Florida’s Temporary Alcohol Licenses: FAQ

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Applicants for a Florida alcoholic beverage license–whether a manufacturing, distribution, or retail vendor license–can get a Temporary Initial License. What is it?

What is a Temporary Initial License?

A Temporary Initial License allows alcoholic beverage companies to get an alcoholic beverage license more quickly. As soon as the Temporary Initial License is issued, the licenseholder can immediately begin the license activities. Think of the Temporary Initial License like a probationary license.

Are there limitations that apply to a Temporary Initial License?

The Temporary Initial License allows the licenseholder to do everything that is allowable with a Permanent License, with one limited exception applicable to some licensed vendors.

A vendor that holds a Temporary Initial License may only purchase alcoholic beverages for cash (and not on up to 10-days credit, as would otherwise be permitted). This restriction does not apply if the licenseholder already holds the same time of alcoholic beverage license for a different location or purchases are made through pool buying agent.

What is required to get a Temporary Initial License?

The Florida Beverage Law (specifically Florida Statutes Section 561.181) authorizes the Florida Division of Alcoholic Beverages and Tobacco (the ABT) to issue temporary alcoholic beverage licenses when four conditions are met:

  1. The alcoholic beverage license application includes a request for a Temporary Initial License.
  2. The applicant has paid the Temporary Initial License fee.
  3. The license application package is complete, including all required signoffs and required attachments, and the related parties have been fingerprinted.
  4. The license application does not on its face disclose any reason for denying the requested alcoholic beverage license.

How long does it take to get a Temporary Initial License issued?

Currently, it typically takes 10-15 business days after an application is submitted until a Temporary Initial License is issued.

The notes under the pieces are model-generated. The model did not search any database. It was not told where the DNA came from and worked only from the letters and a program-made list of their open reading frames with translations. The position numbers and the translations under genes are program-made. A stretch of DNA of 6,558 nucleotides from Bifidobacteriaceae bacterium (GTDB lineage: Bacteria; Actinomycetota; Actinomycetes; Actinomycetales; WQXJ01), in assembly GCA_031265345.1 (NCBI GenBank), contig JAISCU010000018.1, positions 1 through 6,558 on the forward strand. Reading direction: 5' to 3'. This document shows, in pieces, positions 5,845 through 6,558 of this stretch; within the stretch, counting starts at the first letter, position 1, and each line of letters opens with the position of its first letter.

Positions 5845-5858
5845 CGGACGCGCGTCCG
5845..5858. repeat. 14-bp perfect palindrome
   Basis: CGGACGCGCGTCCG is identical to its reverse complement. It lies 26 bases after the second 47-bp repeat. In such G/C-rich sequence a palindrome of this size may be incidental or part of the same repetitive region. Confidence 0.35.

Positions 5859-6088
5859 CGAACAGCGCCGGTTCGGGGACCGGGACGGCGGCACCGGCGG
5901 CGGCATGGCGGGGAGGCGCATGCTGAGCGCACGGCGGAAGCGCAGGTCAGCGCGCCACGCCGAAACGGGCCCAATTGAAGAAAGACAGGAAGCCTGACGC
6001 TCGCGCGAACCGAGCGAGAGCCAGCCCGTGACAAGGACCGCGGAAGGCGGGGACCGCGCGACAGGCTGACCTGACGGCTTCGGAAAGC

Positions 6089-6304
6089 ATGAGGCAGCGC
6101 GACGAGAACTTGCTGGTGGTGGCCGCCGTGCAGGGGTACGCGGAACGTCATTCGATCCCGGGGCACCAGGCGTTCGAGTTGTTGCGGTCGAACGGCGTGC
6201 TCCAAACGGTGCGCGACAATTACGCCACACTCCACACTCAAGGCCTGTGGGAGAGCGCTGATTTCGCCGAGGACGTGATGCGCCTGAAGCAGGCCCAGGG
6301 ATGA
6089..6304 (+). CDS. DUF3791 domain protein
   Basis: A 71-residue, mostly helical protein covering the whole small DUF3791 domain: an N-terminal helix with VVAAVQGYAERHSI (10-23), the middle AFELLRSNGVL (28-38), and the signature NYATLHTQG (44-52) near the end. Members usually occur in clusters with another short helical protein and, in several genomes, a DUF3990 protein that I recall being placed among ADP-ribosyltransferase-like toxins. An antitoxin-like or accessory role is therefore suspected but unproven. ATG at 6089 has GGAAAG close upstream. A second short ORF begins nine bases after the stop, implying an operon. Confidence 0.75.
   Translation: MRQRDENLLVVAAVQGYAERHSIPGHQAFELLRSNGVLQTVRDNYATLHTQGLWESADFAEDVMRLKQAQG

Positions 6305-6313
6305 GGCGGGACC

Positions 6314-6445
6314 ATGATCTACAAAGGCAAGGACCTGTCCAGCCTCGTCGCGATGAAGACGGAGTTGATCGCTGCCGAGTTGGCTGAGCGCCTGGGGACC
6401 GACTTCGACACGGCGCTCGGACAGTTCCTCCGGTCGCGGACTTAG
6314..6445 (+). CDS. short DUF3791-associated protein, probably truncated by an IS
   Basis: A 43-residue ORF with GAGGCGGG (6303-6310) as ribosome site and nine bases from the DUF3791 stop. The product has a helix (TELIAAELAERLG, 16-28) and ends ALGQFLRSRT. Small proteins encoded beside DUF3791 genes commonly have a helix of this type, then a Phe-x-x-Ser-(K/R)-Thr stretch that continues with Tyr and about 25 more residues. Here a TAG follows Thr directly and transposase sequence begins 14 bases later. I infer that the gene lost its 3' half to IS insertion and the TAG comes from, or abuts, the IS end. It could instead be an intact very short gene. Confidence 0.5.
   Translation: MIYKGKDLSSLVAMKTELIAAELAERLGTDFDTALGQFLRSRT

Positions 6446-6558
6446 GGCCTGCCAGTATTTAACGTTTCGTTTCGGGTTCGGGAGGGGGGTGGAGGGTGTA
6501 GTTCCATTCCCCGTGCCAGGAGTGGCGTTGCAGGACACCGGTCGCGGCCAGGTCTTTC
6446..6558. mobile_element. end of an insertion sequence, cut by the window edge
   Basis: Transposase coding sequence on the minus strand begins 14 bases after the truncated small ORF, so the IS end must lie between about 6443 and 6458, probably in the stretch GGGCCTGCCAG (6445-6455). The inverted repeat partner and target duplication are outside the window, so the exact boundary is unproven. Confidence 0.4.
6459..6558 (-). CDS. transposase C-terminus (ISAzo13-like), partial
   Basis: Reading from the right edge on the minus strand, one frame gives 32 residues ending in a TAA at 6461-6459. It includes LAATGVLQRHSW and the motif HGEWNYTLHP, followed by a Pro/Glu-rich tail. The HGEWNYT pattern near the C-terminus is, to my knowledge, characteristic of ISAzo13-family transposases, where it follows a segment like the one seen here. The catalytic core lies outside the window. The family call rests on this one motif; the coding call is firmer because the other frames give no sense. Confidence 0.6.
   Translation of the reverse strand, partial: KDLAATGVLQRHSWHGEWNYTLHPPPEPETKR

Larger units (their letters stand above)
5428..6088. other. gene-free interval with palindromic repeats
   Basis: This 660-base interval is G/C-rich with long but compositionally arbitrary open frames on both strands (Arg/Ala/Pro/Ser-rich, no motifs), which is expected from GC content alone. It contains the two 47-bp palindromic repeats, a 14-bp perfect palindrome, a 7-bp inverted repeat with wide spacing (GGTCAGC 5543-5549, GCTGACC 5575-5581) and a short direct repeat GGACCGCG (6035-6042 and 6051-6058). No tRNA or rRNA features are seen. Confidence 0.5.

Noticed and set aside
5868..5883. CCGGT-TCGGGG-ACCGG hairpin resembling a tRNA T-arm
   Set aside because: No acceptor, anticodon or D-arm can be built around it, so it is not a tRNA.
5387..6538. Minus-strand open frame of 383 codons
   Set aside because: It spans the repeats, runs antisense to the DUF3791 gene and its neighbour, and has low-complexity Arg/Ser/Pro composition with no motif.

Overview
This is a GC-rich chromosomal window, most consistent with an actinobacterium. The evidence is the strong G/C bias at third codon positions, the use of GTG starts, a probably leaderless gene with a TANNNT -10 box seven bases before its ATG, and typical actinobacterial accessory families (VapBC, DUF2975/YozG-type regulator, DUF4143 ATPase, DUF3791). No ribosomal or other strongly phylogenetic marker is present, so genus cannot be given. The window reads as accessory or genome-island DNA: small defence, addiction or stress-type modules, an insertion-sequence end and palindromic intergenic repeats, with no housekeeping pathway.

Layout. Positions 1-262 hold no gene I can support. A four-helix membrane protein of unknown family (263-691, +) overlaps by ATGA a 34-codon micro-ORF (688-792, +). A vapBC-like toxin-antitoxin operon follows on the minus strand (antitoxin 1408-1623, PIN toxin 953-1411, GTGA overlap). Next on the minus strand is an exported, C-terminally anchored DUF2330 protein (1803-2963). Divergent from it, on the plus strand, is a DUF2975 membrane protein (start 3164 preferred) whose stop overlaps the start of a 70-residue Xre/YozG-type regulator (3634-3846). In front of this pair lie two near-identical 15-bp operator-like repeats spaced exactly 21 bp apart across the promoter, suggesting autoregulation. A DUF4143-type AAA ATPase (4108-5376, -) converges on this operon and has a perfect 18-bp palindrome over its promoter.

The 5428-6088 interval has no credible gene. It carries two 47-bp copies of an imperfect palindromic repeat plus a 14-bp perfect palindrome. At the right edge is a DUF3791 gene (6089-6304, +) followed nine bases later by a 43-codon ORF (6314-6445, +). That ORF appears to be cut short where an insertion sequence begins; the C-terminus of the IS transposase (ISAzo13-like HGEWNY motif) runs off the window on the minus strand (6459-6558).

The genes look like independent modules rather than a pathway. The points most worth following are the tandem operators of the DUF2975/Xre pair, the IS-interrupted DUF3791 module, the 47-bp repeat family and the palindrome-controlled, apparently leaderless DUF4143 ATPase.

A Temporary Initial License will be issued as soon as an ABT Licensing Specialist has completed his or her review of the license application package, assuming the conditions outlined above are met. However, it can sometimes be several days (or weeks) before the license application package can be reviewed by a Licensing Specialist. The ABT has a limited number of specialists working one-by-one through the ABT’s long queue of submitted application. At times when the volume of license applications to be reviewed is high, or when the ABT has fewer available Licensing Specialists, the wait for a Temporary Initial License can be longer.

Errors in the application, submitting an application without the required signatures or attachments, or failure to have required fingerprinting completed will also delay issuance of the Temporary Initial License.

What does a Temporary Initial License cost?

The Temporary Initial License fee is 1/4 the annual license fee or $100, whichever amount is greater. This is a one-time fee that must be paid at the time of filing the application requesting a Temporary Initial License. The Temporary Initial License fee is not a prepayment or partial payment of the annual license fee, which must be paid prior to getting the Permanent License.

Does a Temporary Initial License expire?

The Temporary Initial License expires when one of the following happens:

  1. The ABT finally denies the license application.
  2. 14 days after the ABT finally approves the license application and issues its invoice for payment of the annual license fee.
  3. The Permanent License is issued.

Until the first of these events happens, the Temporary Initial License is effective and allows the licenseholder to operate on a probationary basis.

Can a Temporary Initial License be revoked?

A Temporary Initial License can be revoked by the ABT for the same reasons and on the same basis as revocation may be ordered for a Permanent License.

What is required to convert a Temporary Initial License to a Permanent License?

Before a Temporary Initial License is issued, the ABT must complete its review of the license application, including an inspection of the licensed premises.